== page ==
The $94-million-dollar hairdryer

What would you pay for a hairdryer? $500?  Well, that’s what the new Dyson Supersonic will cost you, yes, five HUNDRED dollars!  No, it’s not gold-plated, and no it doesn’t come with a hairstylist to give you a blow-out.  It is however the culmination of four years of study by Dyson into redeveloping, you guessed it, the hair dryer, so yes…you can dry your hair.

This announcement was made in Tokyo on April 27th, and I’m still in sticker shock four days later.  What is probably more shocking, is that I fully suspect that there are consumers out there that will pay the five hundred dollars, ($590+ if they want the matching leather case).

Dyson have not been shy in explaining why they priced the Dyson Supersonic at the level they have, with the following comment response posted by Dyson Hair on YouTube.

This is a blatant attempt at market skimming to recover product design and development costs before competitors can respond, whilst blithely attempting to surround the product in an aura of quality and prestige in a second level of justification to the consumer.  I mean, we all know that you get what you pay for right (Iacobucci, 2013 p. 116)?  Therefore, a $500 hairdryer must be the best, so…

But are you getting what you pay for?  Is this product going to dry your hair any better than a regular hairdryer, or a towel, for that matter?  If you believe the Dyson marketing hype then you’ll be aware that the Dyson Supersonic is much quieter, lighter and cooler to the touch than your average hair dryer.  That’s great, however in the end all it does is dry your hair, not any quicker, not any better, just more expensively.

Let’s just take a little step back now to focus on the price that has been set for the Dyson Supersonic in the USA; $399.00 (USD).  Really, all being said, this price is the equivalent of $400, and yet Dyson have chosen to sell at $399 in the hope that as consumers read left-to-right they will process the three first and not fully comprehend just how much money they are spending.  Perhaps Dyson are also counting on consumers seeing their product as an investment as they may require less expensive visits to the hairdresser for a blowout.  These two strategies alone are not going to be enough to guarantee the sales that Dyson needs to recover their development costs.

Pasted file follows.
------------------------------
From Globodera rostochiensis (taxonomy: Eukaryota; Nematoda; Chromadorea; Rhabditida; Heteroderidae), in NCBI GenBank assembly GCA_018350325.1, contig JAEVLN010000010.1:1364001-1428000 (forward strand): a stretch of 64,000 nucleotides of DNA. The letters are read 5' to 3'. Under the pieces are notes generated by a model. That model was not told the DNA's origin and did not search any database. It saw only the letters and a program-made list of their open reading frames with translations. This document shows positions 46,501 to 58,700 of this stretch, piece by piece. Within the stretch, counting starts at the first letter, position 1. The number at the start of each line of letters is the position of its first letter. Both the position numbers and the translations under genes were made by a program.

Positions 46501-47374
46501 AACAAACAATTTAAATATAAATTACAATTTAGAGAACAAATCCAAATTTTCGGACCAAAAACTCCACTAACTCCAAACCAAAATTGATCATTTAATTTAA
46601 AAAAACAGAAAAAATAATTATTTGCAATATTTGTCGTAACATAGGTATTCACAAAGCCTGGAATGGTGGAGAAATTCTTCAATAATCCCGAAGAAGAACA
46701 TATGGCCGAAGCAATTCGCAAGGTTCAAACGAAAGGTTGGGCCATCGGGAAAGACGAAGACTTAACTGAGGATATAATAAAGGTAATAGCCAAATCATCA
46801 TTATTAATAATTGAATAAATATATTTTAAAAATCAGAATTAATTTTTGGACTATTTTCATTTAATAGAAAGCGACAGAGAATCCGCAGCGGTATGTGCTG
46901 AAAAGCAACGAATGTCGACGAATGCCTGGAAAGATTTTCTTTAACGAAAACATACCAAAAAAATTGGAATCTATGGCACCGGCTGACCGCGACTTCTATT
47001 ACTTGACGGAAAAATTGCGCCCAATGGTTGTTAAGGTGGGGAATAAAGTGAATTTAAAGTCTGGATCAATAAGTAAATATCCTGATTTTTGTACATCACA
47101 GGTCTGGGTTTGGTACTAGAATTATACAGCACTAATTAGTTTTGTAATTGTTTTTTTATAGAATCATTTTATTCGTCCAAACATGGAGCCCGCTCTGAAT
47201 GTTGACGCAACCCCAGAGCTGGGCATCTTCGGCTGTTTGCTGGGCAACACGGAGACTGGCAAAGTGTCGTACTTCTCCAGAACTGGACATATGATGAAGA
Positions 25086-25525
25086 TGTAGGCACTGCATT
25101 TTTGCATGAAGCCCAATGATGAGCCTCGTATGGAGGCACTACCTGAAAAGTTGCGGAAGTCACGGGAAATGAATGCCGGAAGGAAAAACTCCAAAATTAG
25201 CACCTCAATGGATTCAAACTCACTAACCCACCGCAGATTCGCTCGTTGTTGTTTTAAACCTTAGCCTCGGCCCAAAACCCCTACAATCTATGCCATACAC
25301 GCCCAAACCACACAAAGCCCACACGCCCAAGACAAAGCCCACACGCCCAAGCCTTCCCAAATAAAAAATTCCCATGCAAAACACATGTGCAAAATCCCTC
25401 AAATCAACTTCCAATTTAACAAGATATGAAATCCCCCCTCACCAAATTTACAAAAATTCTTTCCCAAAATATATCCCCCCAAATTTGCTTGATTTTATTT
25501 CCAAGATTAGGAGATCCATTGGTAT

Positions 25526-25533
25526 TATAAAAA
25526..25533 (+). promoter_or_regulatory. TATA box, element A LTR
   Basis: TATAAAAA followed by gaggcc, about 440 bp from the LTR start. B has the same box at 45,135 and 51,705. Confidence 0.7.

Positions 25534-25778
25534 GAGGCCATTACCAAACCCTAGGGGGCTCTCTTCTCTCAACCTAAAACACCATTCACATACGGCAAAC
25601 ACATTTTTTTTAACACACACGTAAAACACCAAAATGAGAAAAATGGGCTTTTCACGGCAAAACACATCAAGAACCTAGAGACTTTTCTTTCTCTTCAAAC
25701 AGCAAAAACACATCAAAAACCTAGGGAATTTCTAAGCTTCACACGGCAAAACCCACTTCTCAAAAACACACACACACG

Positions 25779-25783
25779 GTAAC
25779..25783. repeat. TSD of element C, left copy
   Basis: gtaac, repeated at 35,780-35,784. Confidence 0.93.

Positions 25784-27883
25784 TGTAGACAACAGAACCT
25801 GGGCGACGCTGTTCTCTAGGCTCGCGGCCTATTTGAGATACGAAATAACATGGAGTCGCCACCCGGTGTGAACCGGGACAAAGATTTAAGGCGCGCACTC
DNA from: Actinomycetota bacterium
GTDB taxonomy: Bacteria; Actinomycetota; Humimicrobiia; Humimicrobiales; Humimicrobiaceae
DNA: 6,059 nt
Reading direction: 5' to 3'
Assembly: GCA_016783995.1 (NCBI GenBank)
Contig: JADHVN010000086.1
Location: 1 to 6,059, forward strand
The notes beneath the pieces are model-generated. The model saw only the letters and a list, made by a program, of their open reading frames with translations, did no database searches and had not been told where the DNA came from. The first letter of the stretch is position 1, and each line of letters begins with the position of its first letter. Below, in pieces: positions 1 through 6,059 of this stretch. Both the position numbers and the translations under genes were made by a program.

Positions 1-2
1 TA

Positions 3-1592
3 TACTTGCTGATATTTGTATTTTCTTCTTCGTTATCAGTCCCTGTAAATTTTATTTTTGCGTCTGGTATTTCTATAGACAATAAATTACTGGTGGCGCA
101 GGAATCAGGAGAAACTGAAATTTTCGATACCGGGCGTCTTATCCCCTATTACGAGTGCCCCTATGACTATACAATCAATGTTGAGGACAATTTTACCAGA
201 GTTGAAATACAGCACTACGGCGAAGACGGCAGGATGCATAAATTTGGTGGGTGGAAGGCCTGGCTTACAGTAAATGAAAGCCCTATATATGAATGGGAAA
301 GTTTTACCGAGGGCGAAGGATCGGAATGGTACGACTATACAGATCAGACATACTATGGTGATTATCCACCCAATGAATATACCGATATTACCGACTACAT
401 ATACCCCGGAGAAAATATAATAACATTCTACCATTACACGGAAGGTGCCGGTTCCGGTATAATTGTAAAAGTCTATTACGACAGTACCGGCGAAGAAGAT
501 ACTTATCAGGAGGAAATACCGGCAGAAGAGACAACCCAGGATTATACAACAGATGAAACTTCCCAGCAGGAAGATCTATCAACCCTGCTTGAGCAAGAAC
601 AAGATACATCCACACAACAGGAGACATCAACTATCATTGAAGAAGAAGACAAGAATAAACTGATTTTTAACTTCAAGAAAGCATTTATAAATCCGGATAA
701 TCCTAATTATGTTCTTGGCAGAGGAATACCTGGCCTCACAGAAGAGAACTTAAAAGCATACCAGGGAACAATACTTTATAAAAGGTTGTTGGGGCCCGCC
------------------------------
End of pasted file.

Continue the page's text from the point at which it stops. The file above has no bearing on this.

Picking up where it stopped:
If we look at GHD as an example perhaps we can understand the logic of Dyson and their marketing team.  GHD, or Good Hair Day, has somewhat become the genericised term for hair straightener nowadays.  And for a company that was started in 2001 and sold six years later for £160m one would assume they did something right.  By initially choosing selective distribution of their product via premium hair salons only, they created loyalty and goodwill within the hair industry which then generated word-of-mouth recommendations.

The GHD premium pricing strategy ($250+) could then be justified to consumers as they were buying the ‘best’ product that was recommended and used by the professionals.  At this point the distribution channels for the Dyson Supersonic are unclear, however the use of the British Hairstylist of the Year as a brand ambassador certainly suggest that Dyson are aware of the benefits of this strategy.

There is substantial risk here for Dyson, I hope their marketing team is up to the challenge.

Written by: Connie Sirmans (213219051)


Iacobucci, D 2013, MM4, South-Western, Mason.


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